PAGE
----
Study finds that sprayer operators are significantly less stressed when using Raven’s VSN® Visual Guidance system to drive in their crop fields compared to driving in fields manually.
Since debuting in 2019, Raven’s VSN® Visual Guidance system has allowed operators to focus on the most important aspects of spraying to achieve the most effective applications possible while allowing technology to navigate the tight rows of their crops to avoid crop damage. The VSN, which can be implemented from the time a crop is a few inches post-emerge up to nearly a full canopy, has been a game-changer for several reasons. Most importantly, it has taken the pressure off operators to precisely guide their machines through crop rows that aren’t much wider than the tires on their tractors.
Let’s just say the VSN, which utilizes a non-contact stereo vision camera to navigate row crops, has removed the “white” from the white-knuckle manual drive that comes with spraying acres of crops for long periods of time. Raven knew this anecdotally after gathering feedback from operators shortly after the VSN debuted. Now, the company has the data to back up the stories after conducting a study last year.
Four male professional sprayer operators participated in this study to determine if using the VSN reduces sprayer operators’ stress levels compared to when they are steering manually. Each operator performed his job duties normally in GPS-guidance planted fields at his self-selected speed, except to drive some passes manually and some passes with VSN in the same field. Each operator wore an Empatica E4, a wristband the size of a smart watch, which measured skin conductance. These calculations indicated when a stressful event occurred during operation, as changes in skin conductance result from increases in sweat gland activity. The steering type and stressful events per minute were calculated for each pass.
Fifty-one passes in six fields were analyzed (23 manual, 28 VSN). The study found that operators using VSN had a significant reduction – 48% lower – in stressful events per minute compared to when they were steering manually. For reference, the average automobile driver had a 24% reduction in stressful events per minute when going from city (more stressful) to highway (less stressful) driving, according to Raven.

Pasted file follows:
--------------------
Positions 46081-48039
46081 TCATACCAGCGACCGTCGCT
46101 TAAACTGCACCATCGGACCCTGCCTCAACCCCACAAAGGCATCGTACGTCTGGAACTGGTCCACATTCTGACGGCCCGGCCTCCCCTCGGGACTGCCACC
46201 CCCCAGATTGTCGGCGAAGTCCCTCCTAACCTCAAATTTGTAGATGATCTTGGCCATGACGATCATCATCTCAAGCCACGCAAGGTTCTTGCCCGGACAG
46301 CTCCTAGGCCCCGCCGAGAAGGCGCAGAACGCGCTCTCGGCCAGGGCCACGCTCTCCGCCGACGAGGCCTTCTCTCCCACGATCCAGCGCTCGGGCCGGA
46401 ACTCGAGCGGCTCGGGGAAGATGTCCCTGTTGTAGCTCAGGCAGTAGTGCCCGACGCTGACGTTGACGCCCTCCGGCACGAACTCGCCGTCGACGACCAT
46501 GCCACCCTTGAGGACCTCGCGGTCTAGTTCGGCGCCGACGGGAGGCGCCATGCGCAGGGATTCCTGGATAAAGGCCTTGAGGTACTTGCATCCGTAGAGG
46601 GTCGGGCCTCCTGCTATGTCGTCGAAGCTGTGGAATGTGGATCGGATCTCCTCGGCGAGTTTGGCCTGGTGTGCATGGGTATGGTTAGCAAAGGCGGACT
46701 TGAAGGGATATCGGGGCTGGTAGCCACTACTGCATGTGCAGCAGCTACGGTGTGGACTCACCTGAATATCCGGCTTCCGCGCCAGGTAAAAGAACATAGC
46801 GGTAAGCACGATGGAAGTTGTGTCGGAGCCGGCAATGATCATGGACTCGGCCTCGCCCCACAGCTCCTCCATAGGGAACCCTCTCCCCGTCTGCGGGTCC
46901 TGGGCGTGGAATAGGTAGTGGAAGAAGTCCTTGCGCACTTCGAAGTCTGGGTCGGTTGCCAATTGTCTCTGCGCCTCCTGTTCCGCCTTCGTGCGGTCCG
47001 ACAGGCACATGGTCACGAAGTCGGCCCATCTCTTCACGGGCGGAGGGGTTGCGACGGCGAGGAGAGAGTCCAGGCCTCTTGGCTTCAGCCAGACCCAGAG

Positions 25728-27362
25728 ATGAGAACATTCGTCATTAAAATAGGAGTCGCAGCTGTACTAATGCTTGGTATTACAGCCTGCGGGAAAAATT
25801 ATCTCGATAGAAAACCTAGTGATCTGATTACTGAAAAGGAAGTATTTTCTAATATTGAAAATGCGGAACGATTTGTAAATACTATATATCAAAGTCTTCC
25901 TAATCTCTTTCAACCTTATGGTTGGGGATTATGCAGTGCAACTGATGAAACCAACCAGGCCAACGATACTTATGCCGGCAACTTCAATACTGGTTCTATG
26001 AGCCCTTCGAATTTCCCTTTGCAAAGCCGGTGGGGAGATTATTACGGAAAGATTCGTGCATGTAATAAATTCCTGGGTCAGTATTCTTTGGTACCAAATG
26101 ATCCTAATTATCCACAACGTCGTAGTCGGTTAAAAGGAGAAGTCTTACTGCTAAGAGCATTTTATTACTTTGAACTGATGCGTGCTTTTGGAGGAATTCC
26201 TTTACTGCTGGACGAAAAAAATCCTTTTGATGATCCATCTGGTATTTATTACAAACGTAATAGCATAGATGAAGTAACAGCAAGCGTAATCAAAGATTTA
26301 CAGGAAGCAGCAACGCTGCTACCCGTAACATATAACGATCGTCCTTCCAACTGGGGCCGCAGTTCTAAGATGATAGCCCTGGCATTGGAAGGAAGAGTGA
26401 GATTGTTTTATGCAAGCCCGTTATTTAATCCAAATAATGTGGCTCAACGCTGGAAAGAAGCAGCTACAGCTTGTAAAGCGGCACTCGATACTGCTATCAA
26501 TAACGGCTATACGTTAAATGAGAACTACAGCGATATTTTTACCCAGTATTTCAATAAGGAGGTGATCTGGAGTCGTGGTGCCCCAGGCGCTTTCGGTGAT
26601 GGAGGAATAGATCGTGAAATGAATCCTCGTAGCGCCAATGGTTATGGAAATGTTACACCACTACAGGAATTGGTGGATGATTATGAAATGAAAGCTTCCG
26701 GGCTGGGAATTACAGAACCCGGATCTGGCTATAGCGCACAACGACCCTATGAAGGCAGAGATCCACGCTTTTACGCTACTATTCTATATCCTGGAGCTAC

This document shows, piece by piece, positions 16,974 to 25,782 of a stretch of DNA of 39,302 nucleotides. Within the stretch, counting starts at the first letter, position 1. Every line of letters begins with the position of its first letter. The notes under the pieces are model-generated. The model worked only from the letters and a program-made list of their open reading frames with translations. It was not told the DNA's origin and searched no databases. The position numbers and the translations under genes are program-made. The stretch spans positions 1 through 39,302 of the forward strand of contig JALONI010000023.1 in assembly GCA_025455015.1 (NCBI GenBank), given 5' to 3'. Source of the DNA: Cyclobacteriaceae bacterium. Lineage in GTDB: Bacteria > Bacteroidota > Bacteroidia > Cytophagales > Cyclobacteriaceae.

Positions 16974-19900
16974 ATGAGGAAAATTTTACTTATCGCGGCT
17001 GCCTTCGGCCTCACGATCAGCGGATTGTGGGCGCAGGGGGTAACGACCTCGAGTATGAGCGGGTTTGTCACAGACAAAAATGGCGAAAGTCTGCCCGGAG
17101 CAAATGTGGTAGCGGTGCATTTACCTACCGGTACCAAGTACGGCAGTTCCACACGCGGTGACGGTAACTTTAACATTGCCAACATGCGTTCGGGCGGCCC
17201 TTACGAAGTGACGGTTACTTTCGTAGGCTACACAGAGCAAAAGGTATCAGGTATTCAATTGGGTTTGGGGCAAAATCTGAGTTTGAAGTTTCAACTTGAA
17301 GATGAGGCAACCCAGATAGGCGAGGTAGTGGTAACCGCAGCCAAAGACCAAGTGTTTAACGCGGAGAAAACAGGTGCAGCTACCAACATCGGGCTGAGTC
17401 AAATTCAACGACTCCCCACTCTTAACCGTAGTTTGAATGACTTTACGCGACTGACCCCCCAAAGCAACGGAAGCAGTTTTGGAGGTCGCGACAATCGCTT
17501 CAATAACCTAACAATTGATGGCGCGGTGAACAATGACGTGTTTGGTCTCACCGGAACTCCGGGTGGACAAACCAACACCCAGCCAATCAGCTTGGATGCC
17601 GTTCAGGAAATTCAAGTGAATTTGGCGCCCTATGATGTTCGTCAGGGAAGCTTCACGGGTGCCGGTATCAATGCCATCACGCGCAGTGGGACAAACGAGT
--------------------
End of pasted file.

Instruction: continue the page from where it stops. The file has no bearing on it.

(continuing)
“I had been hearing subjectively and qualitatively from our customers that the VSN reduces stress,” says Travis Burgers, a mechanical research engineer for Raven who led the study. “And now we’ve shown objectively and quantitatively that this product reduces stress and has had a big impact on our customers in that area.”
Operators Can Focus
Tia Muller, a sales engineer for Raven, says operators have embraced the technology because it enables them to focus on the task at hand – spraying – whether it’s chemicals, fertilizer, or something else.
“The applicator is in the field to do a job, and that job is not to drive through rows of crops,” Muller says. “Whatever they are applying, they know they need to do a good job of applying it. The VSN gives them the opportunity to relax when it comes to steering so they can focus on the application. They can pay attention to the quality of the spray.”
Because they don’t have to continually watch where they are going, operators can ensure that everything is functioning correctly – from the sprayer nozzles to the entire boom. They also don’t have to worry about running over and damaging their crops.
“The VSN provides peace of mind,” Muller adds. That peace of mind equates to a more efficient operation, which could mean an improved return on investment. “Time is money,” the saying goes, and the VSN allows operators to work faster because they don’t have to drive the machinery.
“The VSN can go up to 15 to 20 miles an hour, so operators can perform at speeds they wouldn’t be comfortable going when driving manually,” Muller says.
Not only that, but operators have the stamina to work longer and get more done because they aren’t mentally exhausted from driving, she adds. And when they head home after a long day, operators have also remarked that they aren’t “dragging,” like they might be without using the VSN.
“They are present with their families,” Muller notes, accenting the word “present.”
The VSN provides such stress relief that it can help operators cope better with job burnout and even extend their careers, Muller adds. “It ties in to being happy in the workplace,” she adds.
Tolono, Ill.-based agricultural retailer United Prairie uses the VSN in its custom fertilizer application segment. Ben Rawlins, United Prairie’s operations manager, says the company’s custom applicators were immediately impressed with the technology and that it has been a “major” stress reliever for them.
“Normally, when operators are running through the field post-crop, they are very tense,” Rawlins says. “The VSN allows them to be more relaxed. They’re able to watch the booms closer, even more so than what they would be if they were manually driving the machine. It allows them to focus on other pieces in the post application that don’t get as much attention as they should.”
When United Prairie first began using the VSN in 2019, Rawlins says there was a concern that some of the company’s more experienced operators wouldn’t use the technology if they didn’t think they needed it. But once they saw how well the VSN performed, they were all in, Rawlins says.
The learning curve to operate the VSN is not difficult, Burgers says. “To engage the VSN, you just push a button with your thumb like you would do with GPS,” he adds.
Operators must learn to trust the technology, though. But once they do – and it doesn’t take them long, considering they are ecstatic to have something else do the driving – there’s literally no turning back for them, Burgers adds.